by Katharine Strange
For his first story time at a South End library, Will Wagler picked out what he thought was a sure-fire funny book. “I had this book called Hair and it’s about this girl whose hair grows really long and out of control,” Wagler explained. “But as I’m reading this story I look out at the kids who are in the room and a lot of them are West African, many of the girls are in hijabs, and I’m telling them this story about a white girl with big, long hair, and it basically didn’t resonate at all. And I thought, ‘OK, this is not working.’”
Wagler refers to this incident as his “culturally insensitive story time.” It was an aha moment for him. He sought advice from the kids’ preschool teacher, who told him that the kids would like to see themselves and their culture reflected in the books they read. He took that advice to heart and began searching out books featuring children of color. Wagler realized that the children’s books at the three South End libraries where he works needed to reflect the populations which used those libraries, primarily Black, Asian, and Latinx.
It’s clearly paying off. When I walk into the New Holly Branch to meet Wagler, I spotted many children’s books on display featuring people of color, including a “new baby” book featuring a Black family.
The children’s book industry remains stubbornly white. If you want to find a book featuring a little white boy as the protagonist, your choices are limitless. But, as you can see in the graphic below, representation is harder to find for children of color. Even when families do find children’s books featuring Black characters, many times they are historical books rather than every day books.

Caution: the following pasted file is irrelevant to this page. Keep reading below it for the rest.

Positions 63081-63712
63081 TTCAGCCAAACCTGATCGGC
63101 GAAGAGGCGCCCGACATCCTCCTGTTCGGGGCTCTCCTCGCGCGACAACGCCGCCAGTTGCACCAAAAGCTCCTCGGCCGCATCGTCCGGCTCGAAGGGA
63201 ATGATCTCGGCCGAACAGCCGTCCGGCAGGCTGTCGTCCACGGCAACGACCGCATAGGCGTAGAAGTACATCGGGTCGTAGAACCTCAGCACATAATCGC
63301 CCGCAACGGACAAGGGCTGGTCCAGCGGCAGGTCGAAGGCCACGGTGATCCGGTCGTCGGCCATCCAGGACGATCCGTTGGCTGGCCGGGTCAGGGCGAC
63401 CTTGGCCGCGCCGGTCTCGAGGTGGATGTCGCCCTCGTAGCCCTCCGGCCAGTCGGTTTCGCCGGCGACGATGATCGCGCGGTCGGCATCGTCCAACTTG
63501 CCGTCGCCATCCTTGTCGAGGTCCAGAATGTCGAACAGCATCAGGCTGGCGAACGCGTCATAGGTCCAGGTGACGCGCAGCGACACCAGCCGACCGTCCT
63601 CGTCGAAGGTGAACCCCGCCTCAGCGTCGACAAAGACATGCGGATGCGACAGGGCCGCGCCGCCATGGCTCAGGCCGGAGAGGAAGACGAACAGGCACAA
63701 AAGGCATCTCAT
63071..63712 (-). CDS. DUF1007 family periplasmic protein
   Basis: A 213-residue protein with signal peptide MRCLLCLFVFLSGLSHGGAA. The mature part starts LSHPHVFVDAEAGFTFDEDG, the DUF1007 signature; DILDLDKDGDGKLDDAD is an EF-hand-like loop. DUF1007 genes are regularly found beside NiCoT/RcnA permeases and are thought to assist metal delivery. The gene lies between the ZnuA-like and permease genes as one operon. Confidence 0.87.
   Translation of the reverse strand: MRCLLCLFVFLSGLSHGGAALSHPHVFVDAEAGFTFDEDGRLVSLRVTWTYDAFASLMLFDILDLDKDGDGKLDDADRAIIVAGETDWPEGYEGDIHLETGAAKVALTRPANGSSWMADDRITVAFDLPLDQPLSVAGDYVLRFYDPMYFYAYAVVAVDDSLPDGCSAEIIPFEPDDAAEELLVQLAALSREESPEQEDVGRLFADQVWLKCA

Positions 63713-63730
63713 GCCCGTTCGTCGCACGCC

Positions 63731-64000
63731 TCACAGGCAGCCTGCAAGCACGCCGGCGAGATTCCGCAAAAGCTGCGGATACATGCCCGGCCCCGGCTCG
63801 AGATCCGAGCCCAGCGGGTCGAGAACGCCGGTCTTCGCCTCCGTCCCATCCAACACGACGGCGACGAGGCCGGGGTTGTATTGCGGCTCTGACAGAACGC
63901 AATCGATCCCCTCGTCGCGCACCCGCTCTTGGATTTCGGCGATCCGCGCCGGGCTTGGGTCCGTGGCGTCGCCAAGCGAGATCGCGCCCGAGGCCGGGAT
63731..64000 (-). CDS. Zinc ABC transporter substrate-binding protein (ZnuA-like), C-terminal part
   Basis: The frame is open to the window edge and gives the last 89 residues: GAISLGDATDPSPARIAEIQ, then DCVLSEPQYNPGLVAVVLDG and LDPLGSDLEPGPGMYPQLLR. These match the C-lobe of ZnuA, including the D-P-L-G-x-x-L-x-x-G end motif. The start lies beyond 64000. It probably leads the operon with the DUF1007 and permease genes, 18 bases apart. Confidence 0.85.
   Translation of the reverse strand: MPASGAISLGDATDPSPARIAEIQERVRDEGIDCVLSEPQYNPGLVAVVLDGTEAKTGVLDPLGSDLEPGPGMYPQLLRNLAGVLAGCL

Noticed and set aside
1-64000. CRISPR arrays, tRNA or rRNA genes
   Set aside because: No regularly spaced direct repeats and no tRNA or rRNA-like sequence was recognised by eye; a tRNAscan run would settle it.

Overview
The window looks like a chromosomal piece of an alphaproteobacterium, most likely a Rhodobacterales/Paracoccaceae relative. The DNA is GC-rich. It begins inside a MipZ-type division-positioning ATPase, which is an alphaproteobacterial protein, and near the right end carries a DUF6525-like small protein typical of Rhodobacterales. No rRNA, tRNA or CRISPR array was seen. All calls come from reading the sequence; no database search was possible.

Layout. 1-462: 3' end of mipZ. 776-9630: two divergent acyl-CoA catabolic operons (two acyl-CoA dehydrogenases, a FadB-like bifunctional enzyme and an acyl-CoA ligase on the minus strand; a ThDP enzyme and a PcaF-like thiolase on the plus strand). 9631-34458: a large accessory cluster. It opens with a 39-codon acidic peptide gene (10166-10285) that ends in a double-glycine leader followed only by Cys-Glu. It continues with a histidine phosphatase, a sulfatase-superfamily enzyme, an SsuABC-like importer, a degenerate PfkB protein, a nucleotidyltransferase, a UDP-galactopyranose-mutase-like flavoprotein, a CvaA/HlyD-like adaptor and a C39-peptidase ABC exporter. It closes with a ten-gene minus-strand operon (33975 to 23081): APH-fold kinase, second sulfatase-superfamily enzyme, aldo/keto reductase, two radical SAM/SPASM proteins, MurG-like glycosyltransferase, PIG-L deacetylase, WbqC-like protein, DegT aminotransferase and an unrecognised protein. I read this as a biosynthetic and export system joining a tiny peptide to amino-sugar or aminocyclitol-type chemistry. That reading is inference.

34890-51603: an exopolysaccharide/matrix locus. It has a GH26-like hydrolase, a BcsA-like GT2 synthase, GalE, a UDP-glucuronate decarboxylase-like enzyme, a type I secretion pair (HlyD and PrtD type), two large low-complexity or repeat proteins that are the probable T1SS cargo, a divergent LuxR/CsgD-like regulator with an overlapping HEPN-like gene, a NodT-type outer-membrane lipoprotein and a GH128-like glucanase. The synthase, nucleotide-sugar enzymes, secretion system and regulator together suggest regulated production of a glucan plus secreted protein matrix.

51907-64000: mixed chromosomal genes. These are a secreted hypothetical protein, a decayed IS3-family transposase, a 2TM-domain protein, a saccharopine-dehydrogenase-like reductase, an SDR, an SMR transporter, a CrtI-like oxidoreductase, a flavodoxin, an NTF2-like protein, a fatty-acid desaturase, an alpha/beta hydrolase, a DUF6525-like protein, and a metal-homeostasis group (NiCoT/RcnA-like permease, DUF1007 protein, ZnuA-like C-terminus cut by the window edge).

It’s important to Wagler that books featuring Black characters aren’t relegated to Black History Month. “The history is important, but it’s also important that we have books where [diverse characters] are doing every day, fun things. Kids need different varieties of stories…If everything that you see is the story of somebody else, you don’t feel important. Seeing someone who looks like you, in a variety of places, centers you as someone who’s important.”
Reading racially diverse books also benefit white children, who often are not only segregated in their schools, neighborhoods, and activities, but segregated in their media as well. White children can grow their empathy and understanding by reading diverse books.
So where can parents and caregivers find books featuring characters of color?
The Seattle Public Library is a fantastic resource. Librarians across the system have compiled lists for specific needs. Here are some that Will Wagler shared:
There are many more lists as well! Go to the Seattle Public Library catalog, enter key words into the search box and select “list” in the “Search By” drop-down menu. I searched “Asian American Children’s book” and came up with over 200 results!
Speaking to a children’s librarian in person is also a great way to get some recommendations. “The more specific you can be, the better.” Wagler explained. For example, if you can go to a librarian and say, “I’m looking for potty books featuring mixed race kids,” they’re going to have an easier time pointing you in the right direction. And even if your branch doesn’t have a specific book, you can get books delivered to your branch from anywhere in the Seattle Public Library system. Also helpful are online resources such as the American Indians in Children’s Literature blog and Amazon’s recommendations.
The children’s book industry is behind the times, but the good news is that the more parents are checking out and buying diverse books, the more the industry will wake up to the reality that diverse children’s books are money makers. Taking action is as easy as checking out a book at your local library.